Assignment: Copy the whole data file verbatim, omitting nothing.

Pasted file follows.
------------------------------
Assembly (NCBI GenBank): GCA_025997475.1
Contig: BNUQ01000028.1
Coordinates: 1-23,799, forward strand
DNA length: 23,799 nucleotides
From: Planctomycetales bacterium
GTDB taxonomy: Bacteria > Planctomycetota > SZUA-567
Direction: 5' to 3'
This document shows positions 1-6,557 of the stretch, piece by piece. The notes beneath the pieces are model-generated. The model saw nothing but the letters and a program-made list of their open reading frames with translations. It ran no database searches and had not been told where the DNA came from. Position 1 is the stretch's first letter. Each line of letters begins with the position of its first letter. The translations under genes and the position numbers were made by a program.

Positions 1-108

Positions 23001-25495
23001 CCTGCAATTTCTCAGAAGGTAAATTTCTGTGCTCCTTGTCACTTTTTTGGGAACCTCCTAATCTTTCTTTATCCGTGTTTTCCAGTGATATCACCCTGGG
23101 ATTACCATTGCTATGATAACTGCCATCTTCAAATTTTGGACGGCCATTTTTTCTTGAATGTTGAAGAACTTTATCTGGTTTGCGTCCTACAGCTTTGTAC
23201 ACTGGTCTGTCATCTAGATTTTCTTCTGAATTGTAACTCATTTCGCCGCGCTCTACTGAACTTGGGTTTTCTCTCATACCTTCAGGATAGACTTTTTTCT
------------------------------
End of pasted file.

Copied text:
Assembly (NCBI GenBank): GCA_025997475.1
Contig: BNUQ01000028.1
Coordinates: 1-23,799, forward strand
DNA length: 23,799 nucleotides
From: Planctomycetales bacterium
GTDB taxonomy: Bacteria > Planctomycetota > SZUA-567
Direction: 5' to 3'
This document shows positions 1-6,557 of the stretch, piece by piece. The notes beneath the pieces are model-generated. The model saw nothing but the letters and a program-made list of their open reading frames with translations. It ran no database searches and had not been told where the DNA came from. Position 1 is the stretch's first letter. Each line of letters begins with the position of its first letter. The translations under genes and the position numbers were made by a program.

Positions 1-108

Positions 23001-25495
23001 CCTGCAATTTCTCAGAAGGTAAATTTCTGTGCTCCTTGTCACTTTTTTGGGAACCTCCTAATCTTTCTTTATCCGTGTTTTCCAGTGATATCACCCTGGG
23101 ATTACCATTGCTATGATAACTGCCATCTTCAAATTTTGGACGGCCATTTTTTCTTGAATGTTGAAGAACTTTATCTGGTTTGCGTCCTACAGCTTTGTAC
23201 ACTGGTCTGTCATCTAGATTTTCTTCTGAATTGTAACTCATTTCGCCGCGCTCTACTGAACTTGGGTTTTCTCTCATACCTTCAGGATAGACTTTTTTCT